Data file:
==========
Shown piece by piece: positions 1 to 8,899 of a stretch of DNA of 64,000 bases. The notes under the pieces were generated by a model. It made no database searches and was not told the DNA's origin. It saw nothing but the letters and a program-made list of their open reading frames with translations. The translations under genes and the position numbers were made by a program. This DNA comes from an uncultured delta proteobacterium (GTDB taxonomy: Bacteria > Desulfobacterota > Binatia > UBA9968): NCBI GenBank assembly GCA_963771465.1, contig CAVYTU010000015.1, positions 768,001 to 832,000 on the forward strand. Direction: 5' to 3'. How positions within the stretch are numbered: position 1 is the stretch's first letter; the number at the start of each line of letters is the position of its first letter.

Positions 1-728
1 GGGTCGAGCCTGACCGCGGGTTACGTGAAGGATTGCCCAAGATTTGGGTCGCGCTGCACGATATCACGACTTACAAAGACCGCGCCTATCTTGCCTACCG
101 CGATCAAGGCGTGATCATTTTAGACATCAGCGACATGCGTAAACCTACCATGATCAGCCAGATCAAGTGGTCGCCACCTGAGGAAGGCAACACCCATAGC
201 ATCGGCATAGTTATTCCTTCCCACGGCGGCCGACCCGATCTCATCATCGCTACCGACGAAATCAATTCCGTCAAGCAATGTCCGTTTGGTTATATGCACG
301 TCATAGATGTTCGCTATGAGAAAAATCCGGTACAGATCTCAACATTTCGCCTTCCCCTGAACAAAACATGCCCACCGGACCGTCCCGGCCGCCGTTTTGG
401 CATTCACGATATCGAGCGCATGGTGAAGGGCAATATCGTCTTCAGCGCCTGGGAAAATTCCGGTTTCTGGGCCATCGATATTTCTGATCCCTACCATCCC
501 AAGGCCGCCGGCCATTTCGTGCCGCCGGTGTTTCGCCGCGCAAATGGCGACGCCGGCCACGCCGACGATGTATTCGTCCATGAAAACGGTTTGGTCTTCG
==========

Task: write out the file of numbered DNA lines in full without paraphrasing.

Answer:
Shown piece by piece: positions 1 to 8,899 of a stretch of DNA of 64,000 bases. The notes under the pieces were generated by a model. It made no database searches and was not told the DNA's origin. It saw nothing but the letters and a program-made list of their open reading frames with translations. The translations under genes and the position numbers were made by a program. This DNA comes from an uncultured delta proteobacterium (GTDB taxonomy: Bacteria > Desulfobacterota > Binatia > UBA9968): NCBI GenBank assembly GCA_963771465.1, contig CAVYTU010000015.1, positions 768,001 to 832,000 on the forward strand. Direction: 5' to 3'. How positions within the stretch are numbered: position 1 is the stretch's first letter; the number at the start of each line of letters is the position of its first letter.

Positions 1-728
1 GGGTCGAGCCTGACCGCGGGTTACGTGAAGGATTGCCCAAGATTTGGGTCGCGCTGCACGATATCACGACTTACAAAGACCGCGCCTATCTTGCCTACCG
101 CGATCAAGGCGTGATCATTTTAGACATCAGCGACATGCGTAAACCTACCATGATCAGCCAGATCAAGTGGTCGCCACCTGAGGAAGGCAACACCCATAGC
201 ATCGGCATAGTTATTCCTTCCCACGGCGGCCGACCCGATCTCATCATCGCTACCGACGAAATCAATTCCGTCAAGCAATGTCCGTTTGGTTATATGCACG
301 TCATAGATGTTCGCTATGAGAAAAATCCGGTACAGATCTCAACATTTCGCCTTCCCCTGAACAAAACATGCCCACCGGACCGTCCCGGCCGCCGTTTTGG
401 CATTCACGATATCGAGCGCATGGTGAAGGGCAATATCGTCTTCAGCGCCTGGGAAAATTCCGGTTTCTGGGCCATCGATATTTCTGATCCCTACCATCCC
501 AAGGCCGCCGGCCATTTCGTGCCGCCGGTGTTTCGCCGCGCAAATGGCGACGCCGGCCACGCCGACGATGTATTCGTCCATGAAAACGGTTTGGTCTTCG